After a green January, gold miners posted their best monthly gains since 1998 in February. The wind beneath the wings was the safe-haven demand of the underlying metal in the wake of heightened upheaval in the global market. Also, a subdued greenback worked like a miracle for this otherwise downtrodden metal.
The largest gold mining ETF – Market Vectors Gold Miners ETF (GDX) – was up over 32% in February while a 9.8% gain was realized by the biggest gold ETF SPDR Gold Shares (GLD) after three successive years of decline. The former ETF put up with more pain as mining companies often trade as a leveraged play on gold (read: February ETF Asset Update: Safe Assets Gain; Stocks Shed).
Oil price worries, hard landing fears in China, softer global economic data, sub-par corporate guidance, and super-accommodative monetary policies in regions like Euro zone and Japan initiated the ‘Great Un-rotation’ – stocks to bonds – to start 2016.
As a result, apart from bonds, gold has also proven to be a big winner of this flight to safety. Also, chances of a delayed Fed rate hike this year and overvalued stock markets in the U.S. propelled gold prices higher.
Can the Surge Continue?
The road ahead is mixed for the gold mining companies with downside risks weighing a little heavily, in our view. We’ll tell you why.
Falling Supplies: As per the World Gold Council, there was a 4% decline in global gold supplies in 2015. Mine supply grew at its lowest level in seven years at 1%, while recycled gold tanked 7%, marking an eight-year low. In short, production cuts to contain the gold market rout can shore up the sector, albeit very slowly.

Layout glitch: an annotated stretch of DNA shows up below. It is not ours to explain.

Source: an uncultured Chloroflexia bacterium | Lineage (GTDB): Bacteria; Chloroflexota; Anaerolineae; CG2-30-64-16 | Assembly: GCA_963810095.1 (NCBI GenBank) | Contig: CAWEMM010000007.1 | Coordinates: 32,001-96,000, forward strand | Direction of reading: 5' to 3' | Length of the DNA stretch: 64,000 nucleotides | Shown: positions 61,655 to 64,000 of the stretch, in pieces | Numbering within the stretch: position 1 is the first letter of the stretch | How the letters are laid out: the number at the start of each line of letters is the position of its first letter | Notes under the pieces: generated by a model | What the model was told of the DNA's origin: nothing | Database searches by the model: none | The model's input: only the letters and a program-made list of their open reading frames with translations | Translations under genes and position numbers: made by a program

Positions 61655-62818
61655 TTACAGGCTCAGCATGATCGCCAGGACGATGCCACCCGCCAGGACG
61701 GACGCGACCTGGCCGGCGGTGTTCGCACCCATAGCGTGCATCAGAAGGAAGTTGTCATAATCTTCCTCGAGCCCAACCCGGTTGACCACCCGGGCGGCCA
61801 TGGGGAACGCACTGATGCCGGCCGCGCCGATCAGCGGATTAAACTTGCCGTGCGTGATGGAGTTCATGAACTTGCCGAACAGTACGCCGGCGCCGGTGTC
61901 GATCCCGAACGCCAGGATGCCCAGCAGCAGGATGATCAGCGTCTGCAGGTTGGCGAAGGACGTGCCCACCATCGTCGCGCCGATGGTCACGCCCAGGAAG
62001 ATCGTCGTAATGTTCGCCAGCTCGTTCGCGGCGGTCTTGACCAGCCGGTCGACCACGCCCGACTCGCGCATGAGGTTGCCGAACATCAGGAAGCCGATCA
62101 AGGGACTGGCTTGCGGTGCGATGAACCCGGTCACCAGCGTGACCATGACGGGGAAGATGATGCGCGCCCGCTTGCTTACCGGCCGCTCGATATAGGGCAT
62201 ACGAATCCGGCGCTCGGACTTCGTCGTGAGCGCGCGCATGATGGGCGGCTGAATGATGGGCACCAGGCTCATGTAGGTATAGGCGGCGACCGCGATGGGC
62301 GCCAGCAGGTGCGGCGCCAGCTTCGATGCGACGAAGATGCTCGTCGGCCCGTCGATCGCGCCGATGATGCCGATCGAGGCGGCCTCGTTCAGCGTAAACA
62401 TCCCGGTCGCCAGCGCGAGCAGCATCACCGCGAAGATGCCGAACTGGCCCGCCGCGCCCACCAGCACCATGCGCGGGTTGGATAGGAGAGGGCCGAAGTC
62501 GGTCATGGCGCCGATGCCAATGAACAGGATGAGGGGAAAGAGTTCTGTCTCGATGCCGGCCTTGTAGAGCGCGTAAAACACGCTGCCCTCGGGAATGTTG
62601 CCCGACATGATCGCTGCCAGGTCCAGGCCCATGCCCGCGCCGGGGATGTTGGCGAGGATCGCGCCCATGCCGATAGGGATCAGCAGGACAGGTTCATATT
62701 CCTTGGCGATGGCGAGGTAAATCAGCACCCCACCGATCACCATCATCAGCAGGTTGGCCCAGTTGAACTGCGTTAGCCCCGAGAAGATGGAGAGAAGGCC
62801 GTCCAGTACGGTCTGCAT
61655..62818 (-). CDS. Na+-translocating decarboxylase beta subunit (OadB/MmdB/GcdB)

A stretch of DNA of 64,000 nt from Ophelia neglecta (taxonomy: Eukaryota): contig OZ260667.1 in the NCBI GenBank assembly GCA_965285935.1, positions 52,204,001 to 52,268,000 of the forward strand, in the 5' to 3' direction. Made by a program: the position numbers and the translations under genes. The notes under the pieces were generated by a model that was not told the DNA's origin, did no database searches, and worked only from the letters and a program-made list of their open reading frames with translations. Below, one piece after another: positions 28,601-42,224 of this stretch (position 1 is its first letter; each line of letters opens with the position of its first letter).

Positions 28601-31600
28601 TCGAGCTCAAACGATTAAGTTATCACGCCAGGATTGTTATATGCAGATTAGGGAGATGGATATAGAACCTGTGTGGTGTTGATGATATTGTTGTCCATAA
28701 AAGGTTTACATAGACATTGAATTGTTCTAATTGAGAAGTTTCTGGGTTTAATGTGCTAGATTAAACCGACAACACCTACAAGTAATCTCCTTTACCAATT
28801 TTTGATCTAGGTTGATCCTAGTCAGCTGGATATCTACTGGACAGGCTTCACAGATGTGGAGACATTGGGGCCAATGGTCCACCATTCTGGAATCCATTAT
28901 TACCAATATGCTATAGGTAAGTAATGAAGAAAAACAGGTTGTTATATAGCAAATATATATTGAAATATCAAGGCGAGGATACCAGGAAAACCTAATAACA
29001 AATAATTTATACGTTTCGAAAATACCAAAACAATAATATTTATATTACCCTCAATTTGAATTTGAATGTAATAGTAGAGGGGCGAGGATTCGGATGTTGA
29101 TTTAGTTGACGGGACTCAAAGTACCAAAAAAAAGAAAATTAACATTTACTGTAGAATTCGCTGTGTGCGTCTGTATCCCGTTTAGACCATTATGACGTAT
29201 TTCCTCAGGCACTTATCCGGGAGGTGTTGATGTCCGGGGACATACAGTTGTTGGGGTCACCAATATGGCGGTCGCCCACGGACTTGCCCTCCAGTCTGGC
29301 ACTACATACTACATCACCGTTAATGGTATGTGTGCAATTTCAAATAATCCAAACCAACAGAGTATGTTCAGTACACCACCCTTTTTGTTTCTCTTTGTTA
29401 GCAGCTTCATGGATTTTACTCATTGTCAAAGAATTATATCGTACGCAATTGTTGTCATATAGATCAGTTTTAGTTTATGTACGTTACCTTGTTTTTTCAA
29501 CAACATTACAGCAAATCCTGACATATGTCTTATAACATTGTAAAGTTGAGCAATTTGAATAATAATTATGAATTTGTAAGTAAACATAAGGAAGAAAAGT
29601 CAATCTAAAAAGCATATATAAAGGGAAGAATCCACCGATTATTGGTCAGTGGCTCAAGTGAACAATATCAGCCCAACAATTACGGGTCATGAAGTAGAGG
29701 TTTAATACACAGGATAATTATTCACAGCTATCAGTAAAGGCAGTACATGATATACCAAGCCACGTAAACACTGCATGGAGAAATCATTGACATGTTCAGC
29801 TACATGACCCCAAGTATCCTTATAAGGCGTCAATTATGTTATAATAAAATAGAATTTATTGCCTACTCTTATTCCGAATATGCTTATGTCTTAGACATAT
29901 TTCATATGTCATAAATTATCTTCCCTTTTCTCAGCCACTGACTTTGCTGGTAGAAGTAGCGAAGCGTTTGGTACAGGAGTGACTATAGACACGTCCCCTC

Steady Bar and Coin Demand: Gold demand for investment purposes is gaining ground. In China itself, demand was up 21% in 2015 while globally, demand nudged up 1%. Also, if the Fed moves slowly on the policy tightening front this year, the metal would find some support from a benign U.S. dollar.
Favorable Zacks Rank: The gold mining sector is in the top 22% in the Zacks Industry universe, at the time of writing. Many gold mining companies underwent a rank upgrade this week with the majority holding Zacks Rank #3 (Hold) or Zacks Rank #2 (Buy) (read: Gold Mining ETFs Surge Despite Mixed Earnings).
Declining Safe Haven Demand: With sell-offs looking overdone and risk-on sentiments returning to the market on a host of positive data points, the drive for super safe assets started retreating. Yields on the 10-year bench mark Treasury notes recently spiked after improvement was noted in manufacturing activity, construction spending and auto sales in the U.S. So, the safe bid is likely to provide less support to this metal, going forward.
Jewelry Demand in China Dipping: Since the world’s second largest economy is suffering from a slowdown, demand for gold from the top gold consumer will decline. In China, demand for jewelry dropped 3% in 2015.
Imposition of Gold Tax in India: Though demand rose 5% in the second largest gold consumer, India, in 2015, ominous clouds are hanging over this market. India’s budget for 2016, a sales tax on gold jewelry was reinstated after four years. This could lead to falling gold demand in India, going forward.
At the time of writing, GDX is trading above its long (200-day), intermediate-term (50-day) and short-term (9-day) simple moving averages which signify bullishness for the ETF. Also, the biggest fund in the space, GDX, is yet to enter the overbought territory as depicted by the Relative Strength Index (RSI) value of 61.54, indicating room for further price gains.
Investors should note that though the gold mining companies and the related ETFs perhaps secured gains lately, the strength was mainly reflective of safe-haven demand. Earnings played a minor role in their ascent. We are not sure of how long this surge will last. As long as the market remains volatile, gold-based ETFs will fire on all cylinders (read: Believe in Goldman? Short Gold with These ETFs).
Want the latest recommendations from Zacks Investment Research? Today, you can download 7 Best Stocks for the Next 30 Days. Click to get this free report >>